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Thu., Oct. 8
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Former Lowville municipal building reborn as medical center


LOWVILLE — The village’s former municipal building has been reborn as a downtown, full-service medical center.

“It all has to do with high quality, well-timed services,” said Dr. Steven L. Lyndaker, a local family practitioner. “That’s what we’re in the business of providing.”

In February, Dr. Lyndaker and his wife, Dr. Shereen E. Palmer, bought the 112-year-old building at 5402 Dayan St., once the Lowville Elks Lodge, from the village for $65,000 at an auction and spent the past nine months renovating it.

On Nov. 18, they moved their private practice, Lowville Medical Associates, from leased space at Lewis County General Hospital to the first floor of the historic building.

An open house is planned from 3 to 6 p.m. Sunday at the new medical building. The lone entrance is on the east side of the building adjacent to the four-corners lot.

Lowville Medical Associates also includes pediatrician Dr. MaryLou Feilmeier, and Dr. R. Brian Shambo, who has operated a family practice in Copenhagen for many years and recently joined the group.

The practice is accepting new patients and all insurances, including Medicare. The telephone number is 376-5558.

Amber R.Z. Astafan, a graduate of Beaver River Central School and Clarkson University, Potsdam, also has opened Journey Physical Therapy PLLC in the building’s ground floor.

Mrs. Astafan, who previously had a practice in Watertown, will see patients from 8 a.m. to 6 p.m. Mondays through Thursdays and from 8 a.m. to 5 p.m. Fridays, as well as evening hours by appointment. The phone number is 377-4114.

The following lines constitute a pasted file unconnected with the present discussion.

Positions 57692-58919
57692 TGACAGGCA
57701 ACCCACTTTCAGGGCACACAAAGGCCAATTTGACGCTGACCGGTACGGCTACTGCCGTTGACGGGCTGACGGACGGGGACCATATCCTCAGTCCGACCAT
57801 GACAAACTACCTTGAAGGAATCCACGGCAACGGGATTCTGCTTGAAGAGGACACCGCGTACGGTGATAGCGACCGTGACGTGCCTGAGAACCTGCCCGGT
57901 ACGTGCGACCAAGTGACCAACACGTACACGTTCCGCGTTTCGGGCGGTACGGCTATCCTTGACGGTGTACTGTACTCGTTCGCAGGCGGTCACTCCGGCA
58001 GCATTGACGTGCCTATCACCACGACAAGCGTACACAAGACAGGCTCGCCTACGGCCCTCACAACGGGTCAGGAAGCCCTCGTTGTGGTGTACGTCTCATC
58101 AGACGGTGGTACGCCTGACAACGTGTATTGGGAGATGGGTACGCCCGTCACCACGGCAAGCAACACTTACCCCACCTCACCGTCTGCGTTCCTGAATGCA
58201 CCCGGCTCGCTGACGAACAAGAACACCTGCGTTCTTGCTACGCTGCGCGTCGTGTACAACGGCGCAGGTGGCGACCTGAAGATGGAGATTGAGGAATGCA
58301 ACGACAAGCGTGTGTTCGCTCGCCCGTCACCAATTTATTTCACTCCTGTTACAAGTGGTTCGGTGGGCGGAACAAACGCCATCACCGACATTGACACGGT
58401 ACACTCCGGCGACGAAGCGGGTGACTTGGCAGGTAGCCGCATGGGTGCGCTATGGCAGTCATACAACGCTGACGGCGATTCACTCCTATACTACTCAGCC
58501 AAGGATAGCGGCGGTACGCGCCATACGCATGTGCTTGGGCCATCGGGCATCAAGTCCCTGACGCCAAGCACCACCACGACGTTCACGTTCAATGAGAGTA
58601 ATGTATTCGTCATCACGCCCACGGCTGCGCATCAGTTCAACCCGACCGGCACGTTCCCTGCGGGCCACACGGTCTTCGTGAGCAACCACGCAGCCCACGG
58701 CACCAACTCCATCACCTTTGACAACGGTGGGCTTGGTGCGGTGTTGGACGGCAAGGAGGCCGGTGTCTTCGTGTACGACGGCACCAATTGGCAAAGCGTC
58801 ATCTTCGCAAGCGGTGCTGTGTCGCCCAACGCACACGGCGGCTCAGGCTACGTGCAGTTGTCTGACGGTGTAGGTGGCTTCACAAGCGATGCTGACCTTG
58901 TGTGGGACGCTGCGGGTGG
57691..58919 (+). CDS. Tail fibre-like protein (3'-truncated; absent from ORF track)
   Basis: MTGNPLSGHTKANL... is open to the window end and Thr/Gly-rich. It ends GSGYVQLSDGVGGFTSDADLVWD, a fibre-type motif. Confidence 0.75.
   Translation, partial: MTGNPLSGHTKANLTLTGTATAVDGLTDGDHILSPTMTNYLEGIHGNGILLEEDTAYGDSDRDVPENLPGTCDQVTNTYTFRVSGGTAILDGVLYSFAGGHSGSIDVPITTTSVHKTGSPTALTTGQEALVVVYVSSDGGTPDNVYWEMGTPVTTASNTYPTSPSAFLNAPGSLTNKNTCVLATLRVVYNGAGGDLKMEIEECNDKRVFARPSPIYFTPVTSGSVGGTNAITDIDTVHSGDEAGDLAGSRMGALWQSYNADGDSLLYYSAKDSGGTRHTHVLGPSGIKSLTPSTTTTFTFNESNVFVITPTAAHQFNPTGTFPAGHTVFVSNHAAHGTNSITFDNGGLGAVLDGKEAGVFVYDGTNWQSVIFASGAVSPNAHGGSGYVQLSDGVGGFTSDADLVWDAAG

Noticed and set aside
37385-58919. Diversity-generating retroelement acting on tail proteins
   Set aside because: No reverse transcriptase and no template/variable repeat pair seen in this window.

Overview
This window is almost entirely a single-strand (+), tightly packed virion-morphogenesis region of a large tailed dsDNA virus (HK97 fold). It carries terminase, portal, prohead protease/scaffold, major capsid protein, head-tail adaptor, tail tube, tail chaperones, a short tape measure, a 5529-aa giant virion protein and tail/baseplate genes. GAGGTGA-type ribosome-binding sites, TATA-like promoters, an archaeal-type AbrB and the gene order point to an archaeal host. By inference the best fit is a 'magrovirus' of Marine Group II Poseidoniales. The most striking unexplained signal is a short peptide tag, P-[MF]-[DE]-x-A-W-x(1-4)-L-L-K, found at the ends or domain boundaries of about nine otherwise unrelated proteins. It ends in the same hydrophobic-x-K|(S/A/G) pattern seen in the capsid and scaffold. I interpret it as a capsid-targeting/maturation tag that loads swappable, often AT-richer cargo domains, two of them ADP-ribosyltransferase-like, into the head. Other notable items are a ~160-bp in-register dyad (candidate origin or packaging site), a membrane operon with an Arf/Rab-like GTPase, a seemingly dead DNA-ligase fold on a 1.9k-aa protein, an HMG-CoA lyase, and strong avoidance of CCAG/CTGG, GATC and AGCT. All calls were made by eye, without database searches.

The ground floor also features a small laboratory for routine lab work, and Feed the Soul Nutrition is slated to open there soon.

Dentist Dr. Yong S. Chang, who previously worked at the North Country Children’s Clinic’s dental site at the hospital, is also planning to open a practice in January on the second floor, while Lowville Urgent Care is slated to open Dec. 16.

The urgent care is to be open from 2 to 8 p.m. Mondays through Fridays and 9 a.m. to 2 p.m. Saturdays and will feature Drs. Sean P. Harney and Daniel R. Cappon, both former long-time physicians in the Lewis County General Hospital emergency department.

The center also is offering telepsychiatry for both adults and children through a provider in Syracuse.

“We’re doing cutting-edge primary care in the middle of this wonderful community,” Dr. Palmer said.

The 10,000-square-foot building offers flexibility for the future, and the location in the heart of downtown Lowville is also a plus, Dr. Lyndaker said.

“I think you feel a little more connected to the community,” he said.

Dr. Lyndaker said he is hopeful the practice — which is bringing in resident physicians from Strong Memorial Hospital in Rochester — will help attract younger doctors to this community.

“You’ve got to have space and services that are appealing,” he said.

Despite moving away from the county-owned hospital, Dr. Lyndaker said the practice will continue to support that facility and meet all clinical obligations there.

“Other than physical location, our relationship with the hospital is unchanged,” he said.

The restoration project — including a small addition on the east side of the building to accommodate a handicapped-accessible entrance and elevator — was designed by Watertown architectural firm Aubertine and Currier. Purcell Construction, Watertown, served as general contractor.

Dr. Lyndaker said the effort was not only less costly than new construction but also more gratifying.

“That’s really something that we love to do,” he said of restoration projects.

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